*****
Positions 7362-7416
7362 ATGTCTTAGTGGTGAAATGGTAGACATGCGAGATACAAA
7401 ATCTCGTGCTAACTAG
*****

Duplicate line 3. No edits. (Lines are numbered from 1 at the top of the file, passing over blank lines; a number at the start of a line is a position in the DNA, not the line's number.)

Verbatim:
7401 ATCTCGTGCTAACTAG